- Status Report
- May 30, 2023
Extreme UVC Radiation Tolerance In Bacteria Recovered From Earth’s Stratosphere
Aerosolized microbes surviving transport to and in the stratosphere endure extremes of low temperature, atmospheric pressure, and relative humidity, and high shortwave ultraviolet radiation flux. However, the genetic determinants for traits enabling resistance to the combination of stresses experienced by microbes in the high atmosphere have not been systematically investigated.
In this study, we examined Proteobacteria and Actinobacteria isolated from the stratosphere (18 to 29 km ASL) and that demonstrated high tolerance to desiccation (15-25% RH) and UVC radiation (UVCR; λ= 254 nm). Closely related reference strains were more sensitive to UVCR than the stratospheric isolates, indicating that extreme resistance is not universally distributed in these phylogenetically related bacteria. Comparative genomic analyses revealed DNA repair and antioxidant defense genes in the isolates that are not possessed by the related reference strains, including genes encoding photolyase, DNA nucleases and helicases, and catalases.
Directed evolution by repeated exposure to increasing doses of UVCR improved the LD90 in a sensitive reference strain by ∼3.5-fold. The mutations acquired in Curtobacterium flaccumfaciens pv. flaccumfaciens strain DSM 20129 incrementally increased its UVCR resistance, with the accumulation of 20 point mutations in protein coding genes increasing tolerance to a level approaching that of stratospheric isolate Curtobacterium sp. L6-1. The genetic basis for the increased UVCR tolerance phenotypes observed is discussed, with a specific emphasis on the role of genes involved in DNA repair and detoxification of reactive oxygen species.
Ultraviolet radiation is omnipresent in sunlight and has important biological effects on organisms. The stratosphere is the only location on Earth where microbes receive natural exposure to highly mutagenic wavelengths (<280 nm) of ultraviolet radiation. Genetic studies of bacteria from an environment that selects for extreme ultraviolet radiation resistant phenotypes has expanded what is known from studies of model species (e.g., E. coli) and identified potentially novel protection and repair strategies.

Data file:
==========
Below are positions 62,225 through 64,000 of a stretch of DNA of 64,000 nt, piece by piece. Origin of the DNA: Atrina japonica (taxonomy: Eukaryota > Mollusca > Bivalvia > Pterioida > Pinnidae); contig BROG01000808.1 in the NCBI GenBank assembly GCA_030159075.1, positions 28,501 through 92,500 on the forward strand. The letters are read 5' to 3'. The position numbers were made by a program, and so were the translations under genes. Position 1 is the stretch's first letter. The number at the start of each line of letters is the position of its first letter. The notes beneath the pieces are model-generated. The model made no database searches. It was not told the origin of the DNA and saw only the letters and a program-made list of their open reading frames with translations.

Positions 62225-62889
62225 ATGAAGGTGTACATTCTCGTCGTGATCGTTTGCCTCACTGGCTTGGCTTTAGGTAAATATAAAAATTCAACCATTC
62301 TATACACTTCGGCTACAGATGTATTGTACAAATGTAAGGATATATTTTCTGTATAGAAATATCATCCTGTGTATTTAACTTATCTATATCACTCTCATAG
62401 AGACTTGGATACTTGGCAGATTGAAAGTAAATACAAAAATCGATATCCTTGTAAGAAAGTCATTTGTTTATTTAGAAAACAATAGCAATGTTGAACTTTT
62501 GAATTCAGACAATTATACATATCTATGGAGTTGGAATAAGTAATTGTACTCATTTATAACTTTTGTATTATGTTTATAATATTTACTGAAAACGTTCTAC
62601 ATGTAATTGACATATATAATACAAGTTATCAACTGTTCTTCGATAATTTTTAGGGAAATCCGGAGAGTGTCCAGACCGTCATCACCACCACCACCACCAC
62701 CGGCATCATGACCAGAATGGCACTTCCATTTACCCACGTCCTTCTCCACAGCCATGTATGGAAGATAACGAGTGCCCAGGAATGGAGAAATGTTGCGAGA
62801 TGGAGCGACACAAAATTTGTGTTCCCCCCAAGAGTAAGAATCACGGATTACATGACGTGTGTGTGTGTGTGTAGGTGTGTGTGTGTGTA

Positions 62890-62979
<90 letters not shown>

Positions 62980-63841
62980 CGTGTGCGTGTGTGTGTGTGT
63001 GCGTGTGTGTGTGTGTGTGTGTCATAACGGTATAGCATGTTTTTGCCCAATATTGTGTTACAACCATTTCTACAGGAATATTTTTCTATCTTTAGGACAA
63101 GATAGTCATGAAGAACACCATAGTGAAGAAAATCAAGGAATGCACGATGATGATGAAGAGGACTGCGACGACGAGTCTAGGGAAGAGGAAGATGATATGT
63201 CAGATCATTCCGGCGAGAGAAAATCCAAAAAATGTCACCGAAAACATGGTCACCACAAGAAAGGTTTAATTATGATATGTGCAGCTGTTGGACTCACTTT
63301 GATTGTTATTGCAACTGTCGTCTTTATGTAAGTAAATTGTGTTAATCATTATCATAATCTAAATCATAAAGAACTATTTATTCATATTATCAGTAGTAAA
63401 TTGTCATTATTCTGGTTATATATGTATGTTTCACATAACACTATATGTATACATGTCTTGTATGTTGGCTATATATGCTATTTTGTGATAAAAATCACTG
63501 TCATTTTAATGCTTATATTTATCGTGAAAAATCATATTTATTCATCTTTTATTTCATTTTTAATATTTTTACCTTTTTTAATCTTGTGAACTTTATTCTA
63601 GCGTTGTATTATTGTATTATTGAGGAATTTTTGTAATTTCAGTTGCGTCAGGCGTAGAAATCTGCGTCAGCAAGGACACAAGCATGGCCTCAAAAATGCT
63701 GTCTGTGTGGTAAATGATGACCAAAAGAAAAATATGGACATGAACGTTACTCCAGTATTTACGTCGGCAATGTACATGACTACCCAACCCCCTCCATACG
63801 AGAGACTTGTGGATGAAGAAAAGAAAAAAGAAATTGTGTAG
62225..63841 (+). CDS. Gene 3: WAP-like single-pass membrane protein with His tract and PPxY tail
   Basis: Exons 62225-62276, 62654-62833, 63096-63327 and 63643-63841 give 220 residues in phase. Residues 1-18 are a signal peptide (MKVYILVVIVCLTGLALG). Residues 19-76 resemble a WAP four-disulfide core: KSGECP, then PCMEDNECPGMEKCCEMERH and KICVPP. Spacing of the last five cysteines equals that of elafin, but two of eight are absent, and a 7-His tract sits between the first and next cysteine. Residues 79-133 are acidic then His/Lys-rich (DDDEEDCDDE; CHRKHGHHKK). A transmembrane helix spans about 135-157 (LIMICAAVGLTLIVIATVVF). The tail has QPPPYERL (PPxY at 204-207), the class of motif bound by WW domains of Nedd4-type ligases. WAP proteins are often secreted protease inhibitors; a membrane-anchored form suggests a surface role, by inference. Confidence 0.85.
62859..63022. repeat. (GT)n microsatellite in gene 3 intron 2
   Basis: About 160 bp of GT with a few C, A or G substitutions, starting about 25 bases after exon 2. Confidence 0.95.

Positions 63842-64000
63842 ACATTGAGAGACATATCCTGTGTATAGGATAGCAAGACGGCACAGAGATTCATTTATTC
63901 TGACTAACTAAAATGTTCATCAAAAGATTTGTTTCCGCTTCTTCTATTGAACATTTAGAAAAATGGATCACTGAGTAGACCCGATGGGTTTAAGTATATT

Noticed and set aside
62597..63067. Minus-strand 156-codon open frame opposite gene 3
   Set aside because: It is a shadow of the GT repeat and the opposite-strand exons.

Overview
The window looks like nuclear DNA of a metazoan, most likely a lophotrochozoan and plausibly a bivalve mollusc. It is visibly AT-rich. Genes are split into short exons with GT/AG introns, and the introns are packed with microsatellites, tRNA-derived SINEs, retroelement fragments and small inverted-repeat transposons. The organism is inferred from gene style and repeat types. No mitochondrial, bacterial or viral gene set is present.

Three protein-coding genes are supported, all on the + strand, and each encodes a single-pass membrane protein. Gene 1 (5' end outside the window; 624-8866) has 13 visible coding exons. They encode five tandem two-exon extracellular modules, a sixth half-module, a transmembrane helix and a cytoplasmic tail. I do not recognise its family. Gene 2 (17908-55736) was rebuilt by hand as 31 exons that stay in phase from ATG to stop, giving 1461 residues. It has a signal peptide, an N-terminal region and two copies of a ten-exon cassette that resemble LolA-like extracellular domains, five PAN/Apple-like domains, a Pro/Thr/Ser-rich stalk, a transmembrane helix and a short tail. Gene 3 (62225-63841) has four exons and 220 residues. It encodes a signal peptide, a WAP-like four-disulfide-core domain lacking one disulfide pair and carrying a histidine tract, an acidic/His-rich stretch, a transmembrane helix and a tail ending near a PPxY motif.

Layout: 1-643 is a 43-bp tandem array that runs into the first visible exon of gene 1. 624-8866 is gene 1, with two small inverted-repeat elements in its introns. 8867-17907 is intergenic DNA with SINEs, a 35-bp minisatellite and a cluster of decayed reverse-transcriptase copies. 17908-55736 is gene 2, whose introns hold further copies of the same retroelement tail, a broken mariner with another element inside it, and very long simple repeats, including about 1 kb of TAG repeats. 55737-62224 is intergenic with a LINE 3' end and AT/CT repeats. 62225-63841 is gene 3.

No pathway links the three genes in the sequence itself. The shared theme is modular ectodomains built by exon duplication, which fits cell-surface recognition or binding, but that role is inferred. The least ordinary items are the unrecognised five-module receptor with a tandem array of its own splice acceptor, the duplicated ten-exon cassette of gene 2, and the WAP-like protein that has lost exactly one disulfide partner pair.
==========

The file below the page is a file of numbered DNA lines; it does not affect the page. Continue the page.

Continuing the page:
In addition to deepening understanding of ultraviolet radiation photobiology in atmospheric microbes and bacteria in general, these advancements are also highly relevant to astrobiology and space biology. The cold, dry, hypobaric, and high radiation environment of the stratosphere provides an earthly analog for thin extraterrestrial atmospheres (e.g., Mars) and is ideal for bioprospecting extremophile phenotypes that enable engineering of genetic stability and functionality in bio-based space life-support systems or any application where long-term persistence is desirable (e.g., biocontrol).
DNA repair and ROS detoxification genes in Noviherbaspirillum sp. L7-7A not found in strains TSA40 and TSA66. Genomes were compared using the BLAST Ring Image Generator (BRIG) with the blastp algorithm. Rings represent the following (from innermost to outermost): 1) GC Content, 2) GC skew of the L7-7A genome, 3) percent identity to L7-7A of protein homologs found in strains TSA40 and TSA66, and 4) DNA repair (black) and ROS detoxification (grey) genes. Genes present in L7-7A but absent in both TSA40 and TSA66 are indicated in red text.
Comparative Genomics and Directed Evolution Reveal Genetic Determinants of Extreme UVC Radiation Tolerance in Bacteria Recovered from the Stratosphere, biorxiv.org
Adam J. Ellington, Tyler J. Schult, Christopher R. Reisch, Brent C. Christner